Since Election Day, Americans’ focus has shifted to something that’s considered a new phenomenon.
Some suspect that false news may have swayed the US presidential election. Some also claim this false news was planted by Russian intelligence under orders of President Vladimir Putin, who allegedly supported Trump’s election.
Given that a recount of votes in some states is likely—with some saying Russians might have hacked voting machines—it’s no longer a matter of politics but of geopolitics.
It’s a serious claim. However, the premise that false news was a decisive factor in this election is a bit of a stretch. And I’ll tell you why.
Witnessing propaganda first-hand
I was personally caught in a bit of Russian disinformation following the events in Ukraine. While visiting Moscow, I was interviewed by the leading business paper there, Kommersant.
Discussing the US role in Ukraine, I answered a question by saying, “If this was a coup, it was the most blatant coup in history, since the Americans were quite open in supporting the demonstrators.”
Kommersant published it fairly close to what I said. But Sputnik, a Russian government outlet, quoted me as saying that Ukraine “was the most blatant coup in history.”
Saying it was taken out of context is so lame. The problem is that I was a completely unimportant observer, and Sputnik promoted me to someone significant.
Otherwise, who would pay attention to anything I said?
So the Ukraine story left newspapers and entered the web, where it was incredibly widely circulated and totally ignored. I personally was hoping to pick up some subscribers from it.
Alas, no one has ever brought up the incident with me—even though it was retweeted all over the place and is still out there.
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Social media’s echo chamber
Social media has two defects from the standpoint of disinformation. The first is that people tend to only read and follow things with which they already agree. The number of people who consume information with which they disagree is fairly small.
Social media is vast but has massive walls in terms of interest and technology. That means the only people who believed I said what Sputnik quoted were people who already thought it was a blatant coup.
A million views worldwide means mostly that everyone who is ideologically aligned had seen it. The very ideological divide that frightens us serves to contain news in social media.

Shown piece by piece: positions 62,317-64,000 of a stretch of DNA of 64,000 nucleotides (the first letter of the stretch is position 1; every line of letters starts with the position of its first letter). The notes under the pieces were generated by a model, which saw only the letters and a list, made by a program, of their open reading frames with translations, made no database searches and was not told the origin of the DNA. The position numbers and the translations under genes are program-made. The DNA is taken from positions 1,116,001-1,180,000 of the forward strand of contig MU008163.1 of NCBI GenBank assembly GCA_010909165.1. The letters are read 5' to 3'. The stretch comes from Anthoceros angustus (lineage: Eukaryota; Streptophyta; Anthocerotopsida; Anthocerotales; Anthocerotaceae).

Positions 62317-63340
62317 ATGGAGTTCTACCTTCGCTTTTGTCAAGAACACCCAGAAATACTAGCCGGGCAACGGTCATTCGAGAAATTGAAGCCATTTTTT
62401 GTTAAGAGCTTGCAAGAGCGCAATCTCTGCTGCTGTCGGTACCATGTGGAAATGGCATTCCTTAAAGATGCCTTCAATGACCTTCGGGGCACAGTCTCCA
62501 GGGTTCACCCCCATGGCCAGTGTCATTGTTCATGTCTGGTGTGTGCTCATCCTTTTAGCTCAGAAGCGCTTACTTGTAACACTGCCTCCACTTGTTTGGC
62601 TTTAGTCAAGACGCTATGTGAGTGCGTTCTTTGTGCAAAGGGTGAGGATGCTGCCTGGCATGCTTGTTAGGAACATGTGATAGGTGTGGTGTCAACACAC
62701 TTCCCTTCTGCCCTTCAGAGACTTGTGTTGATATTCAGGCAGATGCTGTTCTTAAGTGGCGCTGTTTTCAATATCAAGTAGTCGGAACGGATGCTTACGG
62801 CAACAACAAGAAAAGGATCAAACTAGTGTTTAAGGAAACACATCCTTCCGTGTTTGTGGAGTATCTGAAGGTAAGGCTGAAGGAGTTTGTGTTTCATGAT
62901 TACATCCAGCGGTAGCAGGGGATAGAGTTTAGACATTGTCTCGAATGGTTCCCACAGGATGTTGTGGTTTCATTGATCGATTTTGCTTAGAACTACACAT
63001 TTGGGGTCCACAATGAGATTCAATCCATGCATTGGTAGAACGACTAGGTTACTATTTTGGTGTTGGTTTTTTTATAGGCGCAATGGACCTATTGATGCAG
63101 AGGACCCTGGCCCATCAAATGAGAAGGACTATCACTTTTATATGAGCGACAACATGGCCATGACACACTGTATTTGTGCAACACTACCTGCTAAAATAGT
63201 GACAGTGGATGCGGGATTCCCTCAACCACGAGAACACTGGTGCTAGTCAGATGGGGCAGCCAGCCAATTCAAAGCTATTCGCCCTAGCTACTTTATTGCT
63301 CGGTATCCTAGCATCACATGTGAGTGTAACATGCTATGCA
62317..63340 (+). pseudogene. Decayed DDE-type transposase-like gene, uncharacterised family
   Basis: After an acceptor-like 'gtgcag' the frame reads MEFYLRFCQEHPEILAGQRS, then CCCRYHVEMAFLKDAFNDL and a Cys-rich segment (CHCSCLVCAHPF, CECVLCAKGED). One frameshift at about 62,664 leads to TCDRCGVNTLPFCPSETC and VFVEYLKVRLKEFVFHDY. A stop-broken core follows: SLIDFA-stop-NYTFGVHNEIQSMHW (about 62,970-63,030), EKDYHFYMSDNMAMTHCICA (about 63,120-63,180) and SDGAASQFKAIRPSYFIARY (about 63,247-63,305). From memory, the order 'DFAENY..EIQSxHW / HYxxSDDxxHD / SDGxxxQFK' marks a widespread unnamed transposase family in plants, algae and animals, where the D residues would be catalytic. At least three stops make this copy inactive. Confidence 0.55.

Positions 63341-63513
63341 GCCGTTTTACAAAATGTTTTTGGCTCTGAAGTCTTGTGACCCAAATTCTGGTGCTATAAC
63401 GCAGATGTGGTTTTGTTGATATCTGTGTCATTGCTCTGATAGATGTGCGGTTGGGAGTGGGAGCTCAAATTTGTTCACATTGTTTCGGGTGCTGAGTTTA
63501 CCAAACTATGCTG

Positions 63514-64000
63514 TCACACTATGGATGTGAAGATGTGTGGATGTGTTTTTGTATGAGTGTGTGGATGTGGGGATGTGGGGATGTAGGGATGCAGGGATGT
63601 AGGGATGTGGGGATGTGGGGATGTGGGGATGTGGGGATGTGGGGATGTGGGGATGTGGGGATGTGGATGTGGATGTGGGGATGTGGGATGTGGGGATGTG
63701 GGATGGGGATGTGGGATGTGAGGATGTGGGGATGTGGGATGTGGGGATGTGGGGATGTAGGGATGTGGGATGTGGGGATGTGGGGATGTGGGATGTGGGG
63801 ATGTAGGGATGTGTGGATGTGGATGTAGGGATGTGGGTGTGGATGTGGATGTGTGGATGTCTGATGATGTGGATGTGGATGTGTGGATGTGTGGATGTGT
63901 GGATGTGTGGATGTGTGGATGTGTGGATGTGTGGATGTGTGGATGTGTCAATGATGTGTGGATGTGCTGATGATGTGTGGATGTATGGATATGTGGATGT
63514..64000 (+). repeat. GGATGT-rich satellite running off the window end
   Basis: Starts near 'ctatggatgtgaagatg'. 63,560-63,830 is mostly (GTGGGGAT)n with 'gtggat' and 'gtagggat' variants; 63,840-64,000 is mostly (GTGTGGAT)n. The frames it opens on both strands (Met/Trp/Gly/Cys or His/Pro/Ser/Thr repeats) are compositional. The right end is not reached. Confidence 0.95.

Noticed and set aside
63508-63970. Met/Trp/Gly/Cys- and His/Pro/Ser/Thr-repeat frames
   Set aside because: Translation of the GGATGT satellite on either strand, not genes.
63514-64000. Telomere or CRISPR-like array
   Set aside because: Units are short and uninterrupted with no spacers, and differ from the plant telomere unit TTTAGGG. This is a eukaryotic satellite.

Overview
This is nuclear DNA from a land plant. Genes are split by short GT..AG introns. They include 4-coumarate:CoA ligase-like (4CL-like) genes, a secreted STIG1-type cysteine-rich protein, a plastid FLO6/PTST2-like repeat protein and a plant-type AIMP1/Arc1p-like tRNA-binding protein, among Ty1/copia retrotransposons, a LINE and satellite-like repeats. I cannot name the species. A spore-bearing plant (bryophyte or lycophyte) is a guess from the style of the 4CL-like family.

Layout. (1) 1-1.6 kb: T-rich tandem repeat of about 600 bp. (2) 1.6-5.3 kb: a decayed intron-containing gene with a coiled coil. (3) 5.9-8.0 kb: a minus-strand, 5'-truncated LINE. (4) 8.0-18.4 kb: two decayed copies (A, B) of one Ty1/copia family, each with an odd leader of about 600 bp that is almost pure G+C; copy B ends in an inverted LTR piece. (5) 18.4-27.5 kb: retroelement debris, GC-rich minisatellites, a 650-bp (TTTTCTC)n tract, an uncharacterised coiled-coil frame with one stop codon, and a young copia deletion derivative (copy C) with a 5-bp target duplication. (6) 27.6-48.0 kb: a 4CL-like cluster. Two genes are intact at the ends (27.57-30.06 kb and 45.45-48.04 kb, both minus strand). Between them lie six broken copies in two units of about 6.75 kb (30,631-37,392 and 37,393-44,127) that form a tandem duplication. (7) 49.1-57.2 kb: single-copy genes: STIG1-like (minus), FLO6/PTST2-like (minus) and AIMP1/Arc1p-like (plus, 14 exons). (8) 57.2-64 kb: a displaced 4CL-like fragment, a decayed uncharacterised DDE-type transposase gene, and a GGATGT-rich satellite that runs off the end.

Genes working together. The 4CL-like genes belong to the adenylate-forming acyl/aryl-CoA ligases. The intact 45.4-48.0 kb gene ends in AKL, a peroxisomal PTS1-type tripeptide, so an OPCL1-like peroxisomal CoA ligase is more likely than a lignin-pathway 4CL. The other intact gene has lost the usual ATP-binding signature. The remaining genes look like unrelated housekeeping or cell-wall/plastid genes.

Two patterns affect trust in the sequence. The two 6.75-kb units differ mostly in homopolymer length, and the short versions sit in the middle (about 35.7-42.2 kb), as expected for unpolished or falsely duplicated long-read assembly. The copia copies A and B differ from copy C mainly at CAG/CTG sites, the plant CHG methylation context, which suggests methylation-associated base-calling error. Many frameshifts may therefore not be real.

The second defect is the sheer volume of noise on the internet. In the 1950s, three networks existed, along with a few newspapers that others copied. It was much harder to plant a story on CBS, but the output of CBS was extremely loud with few competing noises.
It is now hard to hear anything above the roar, and the chances of reaching those you want to reach—and persuading them of something in the few characters allowed by a tweet—is limited.
The internet is a wonderful place to communicate with those who agree and know how to find you. It is not so good at finding and persuading those who don’t agree.
So, the story of an FBI agent who had been investigating Hillary Clinton and was found dead with his wife, likely would be believed by someone who thought Clinton was a monster.
Someone pro-Clinton—or even neutral—likely never saw it, and certainly wouldn’t have believed it. The idea that these stories were decisive in the presidential election is dubious
It is not surprising that Putin would attempt to play with the election. First, he believes the US is constantly intruding on domestic Russian politics by forming small political groups (nongovernmental organizations) to shape elections. He undoubtedly wanted to pay back the US for that.
If Putin was involved in this disinformation, it would not be a move of strength, but rather weakness. I already have explained in recent articles why the Russians are weak and why Putin wants to project an appearance of significance where he can.
He did manage to make himself appear looming over the US election, but the ability of disinformation to determine elections or other things is severely limited.
Lies are primarily believed by those who want to believe them and frequently make opponents stronger by fueling a sense of outrage over the fact that they are lies. They basically leave everything in place.
I regard the false news issue as a red herring. False news has always existed, and some of it comes from governments. It never has been particularly effective in changing the behavior of nations.
I would strongly argue that social media, with its tribes and noise, makes effective disinformation that much harder. But as the US is in a mood to panic, it’s as good a subject as any.
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Article By George Friedman